Nova Scotia has announced extra resources to relieve the pressure on strained emergency departments, following the recent deaths of two women who waited hours for care.
At a news conference Wednesday morning, health officials outlined extra measures to improve ambulance response times, address long wait times and overcrowding in Nova Scotia’s ERs, and offer people more places to receive care.
“The needs of the system have expanded and changed, but the system has not,” said Health Minister Michelle Thompson during the news conference.
“Our government was elected to change that… after so many years of neglect. The past is not the future.”
The province says the following actions will ensure people who have the most urgent needs will receive care first in ERs:
- doctor-led teams will focus on getting patients out of ambulances and into ERs faster
- physician assistants and nurse practitioners will provide care in ERs
- care providers and patient advocates will support patients in waiting rooms
- virtual care will be made available to more patients with less urgent needs
- health-care teams will have access to real-time data on where beds are available across the system and what tests or other actions are needed to get patients well and home more quickly, freeing up beds for others
The doctor-led teams will make immediate care decisions, both in the ER waiting rooms and in ambulance bays.
“To actually lead to the triaging very, very quickly, and get them out of the ambulances and into the ER quickly,” said Gail Tomblin Murphy, chief nurse at Nova Scotia Health.
Kevin MacMullin, the business manager of the union representing paramedics, says that’s key to reducing ambulance offload times.
“The physican has seen them, they’ve been reassessed and, you know, it frees up our ambulances to get back on the road,” said MacMullin.
The province says it plans to establish waiting room care providers in every ER in Nova Scotia by Saturday. They will reassess and check on patients, while patient advocates will provide food and blankets to keep people comfortable.
“Someone to get them a glass of water, someone to check in on them, see how they’re doing,” explained Deputy Health Minister Jeannine Lagasse. “Maybe their family members had to leave, so it’s someone to be there, even just to talk to them.”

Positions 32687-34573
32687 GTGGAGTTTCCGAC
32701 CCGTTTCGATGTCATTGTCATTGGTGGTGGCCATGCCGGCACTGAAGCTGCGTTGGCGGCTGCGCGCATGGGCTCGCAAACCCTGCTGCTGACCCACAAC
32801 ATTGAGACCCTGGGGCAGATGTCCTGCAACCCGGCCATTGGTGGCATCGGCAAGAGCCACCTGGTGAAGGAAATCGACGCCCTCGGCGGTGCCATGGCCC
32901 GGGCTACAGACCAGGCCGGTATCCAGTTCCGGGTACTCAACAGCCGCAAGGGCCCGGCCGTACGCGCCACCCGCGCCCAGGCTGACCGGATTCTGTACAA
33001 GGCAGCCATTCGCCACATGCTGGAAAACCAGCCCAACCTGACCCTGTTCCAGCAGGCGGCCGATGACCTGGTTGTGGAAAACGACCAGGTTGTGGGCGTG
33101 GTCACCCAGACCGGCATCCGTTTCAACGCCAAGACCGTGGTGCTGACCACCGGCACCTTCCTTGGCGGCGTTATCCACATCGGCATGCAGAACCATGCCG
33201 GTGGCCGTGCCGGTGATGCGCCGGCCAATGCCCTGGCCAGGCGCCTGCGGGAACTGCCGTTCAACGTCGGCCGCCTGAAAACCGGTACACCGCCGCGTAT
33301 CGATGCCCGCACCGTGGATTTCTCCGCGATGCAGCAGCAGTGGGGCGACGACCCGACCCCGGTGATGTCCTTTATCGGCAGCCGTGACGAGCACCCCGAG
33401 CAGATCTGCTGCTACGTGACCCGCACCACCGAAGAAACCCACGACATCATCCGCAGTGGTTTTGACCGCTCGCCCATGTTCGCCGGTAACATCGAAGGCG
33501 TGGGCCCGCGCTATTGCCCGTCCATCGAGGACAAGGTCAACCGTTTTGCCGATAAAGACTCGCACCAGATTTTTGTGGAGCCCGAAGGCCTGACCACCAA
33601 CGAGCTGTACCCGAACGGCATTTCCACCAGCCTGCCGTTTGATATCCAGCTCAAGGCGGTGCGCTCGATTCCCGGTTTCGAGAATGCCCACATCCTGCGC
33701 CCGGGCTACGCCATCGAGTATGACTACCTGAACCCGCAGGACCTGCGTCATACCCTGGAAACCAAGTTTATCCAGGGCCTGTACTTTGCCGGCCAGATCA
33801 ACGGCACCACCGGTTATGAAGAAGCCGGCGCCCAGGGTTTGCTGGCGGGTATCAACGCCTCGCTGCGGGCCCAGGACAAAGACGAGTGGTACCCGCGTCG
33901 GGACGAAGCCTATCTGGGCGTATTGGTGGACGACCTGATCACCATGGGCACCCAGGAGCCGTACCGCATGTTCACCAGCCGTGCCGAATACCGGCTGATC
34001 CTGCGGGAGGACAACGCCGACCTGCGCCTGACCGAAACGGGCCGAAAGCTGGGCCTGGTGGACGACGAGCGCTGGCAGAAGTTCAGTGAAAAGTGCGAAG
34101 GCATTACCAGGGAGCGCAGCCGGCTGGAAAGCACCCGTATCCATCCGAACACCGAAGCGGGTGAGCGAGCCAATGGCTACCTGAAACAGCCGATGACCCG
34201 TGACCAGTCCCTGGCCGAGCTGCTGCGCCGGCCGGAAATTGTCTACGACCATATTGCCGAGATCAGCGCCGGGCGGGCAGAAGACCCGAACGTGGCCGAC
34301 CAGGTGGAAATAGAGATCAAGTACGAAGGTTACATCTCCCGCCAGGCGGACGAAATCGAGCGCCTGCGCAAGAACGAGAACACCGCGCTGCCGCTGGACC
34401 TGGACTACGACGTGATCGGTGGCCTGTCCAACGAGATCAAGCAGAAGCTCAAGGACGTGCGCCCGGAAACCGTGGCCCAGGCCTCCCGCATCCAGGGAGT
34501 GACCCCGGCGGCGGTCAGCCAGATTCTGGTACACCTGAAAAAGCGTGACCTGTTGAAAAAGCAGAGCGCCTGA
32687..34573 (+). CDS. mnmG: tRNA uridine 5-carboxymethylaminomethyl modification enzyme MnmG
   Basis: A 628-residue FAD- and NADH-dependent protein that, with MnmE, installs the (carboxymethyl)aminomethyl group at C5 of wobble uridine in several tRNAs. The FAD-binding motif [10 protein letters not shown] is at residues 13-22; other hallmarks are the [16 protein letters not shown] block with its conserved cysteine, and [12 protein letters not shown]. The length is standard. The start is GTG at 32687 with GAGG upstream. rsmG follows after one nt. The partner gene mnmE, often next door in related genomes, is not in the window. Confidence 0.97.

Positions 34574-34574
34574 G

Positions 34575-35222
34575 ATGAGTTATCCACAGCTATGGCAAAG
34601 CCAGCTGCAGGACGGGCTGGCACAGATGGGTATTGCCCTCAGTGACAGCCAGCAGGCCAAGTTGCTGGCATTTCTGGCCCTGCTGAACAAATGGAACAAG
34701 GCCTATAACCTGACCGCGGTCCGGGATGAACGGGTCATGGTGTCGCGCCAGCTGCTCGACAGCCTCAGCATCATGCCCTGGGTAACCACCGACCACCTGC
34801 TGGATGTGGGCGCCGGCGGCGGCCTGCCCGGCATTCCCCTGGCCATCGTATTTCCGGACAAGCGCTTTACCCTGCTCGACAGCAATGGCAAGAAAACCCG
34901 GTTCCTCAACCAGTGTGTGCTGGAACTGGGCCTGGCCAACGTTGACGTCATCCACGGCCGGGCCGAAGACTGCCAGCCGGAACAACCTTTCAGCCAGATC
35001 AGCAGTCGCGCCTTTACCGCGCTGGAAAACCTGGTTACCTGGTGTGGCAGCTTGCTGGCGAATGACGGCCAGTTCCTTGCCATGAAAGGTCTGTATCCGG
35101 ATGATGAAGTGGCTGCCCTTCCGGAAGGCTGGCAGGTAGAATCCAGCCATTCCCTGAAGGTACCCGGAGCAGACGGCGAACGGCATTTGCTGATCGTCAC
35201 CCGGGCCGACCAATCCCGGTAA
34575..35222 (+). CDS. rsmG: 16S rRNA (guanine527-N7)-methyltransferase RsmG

Virtual emergency care for non-urgent needs will be expanded next month after being tested in three hospitals — a move officials say reduced wait times by more than 60 per cent.
Officials say the focus is on ensuring those with urgent needs get care as soon as possible, but also to transform the long-term system.
“We do have the three ingredients for meaningful change: necessary funding, experience around the province and we have political will,” said Karen Oldfield, the president and CEO of Nova Scotia Health, during Wednesday’s news conference.
The province has not said how much it will cost to make the changes, or how many extra front-line workers will need to be recruited and retained — something officials admit will be a challenge.
“If you’re a nurse or a nurse practitioner, or a physician or any other health-care worker who’s looking for work, rest assured, I’m looking for you,” said Oldfield.
The province announced the following actions to support paramedics:
- paramedic training at more Nova Scotia Community College campuses
- providing a tuition rebate of $11,500 to paramedics who agree to work in the province for at least three years
- adding a second air ambulance to handle routine transfers for tests and treatment between Sydney and Halifax and Yarmouth and Halifax, allowing ground ambulances to stay in communities more often
- more funding to train medical first responders who sometimes arrive at an emergency scene first
MORE CARE OPTIONS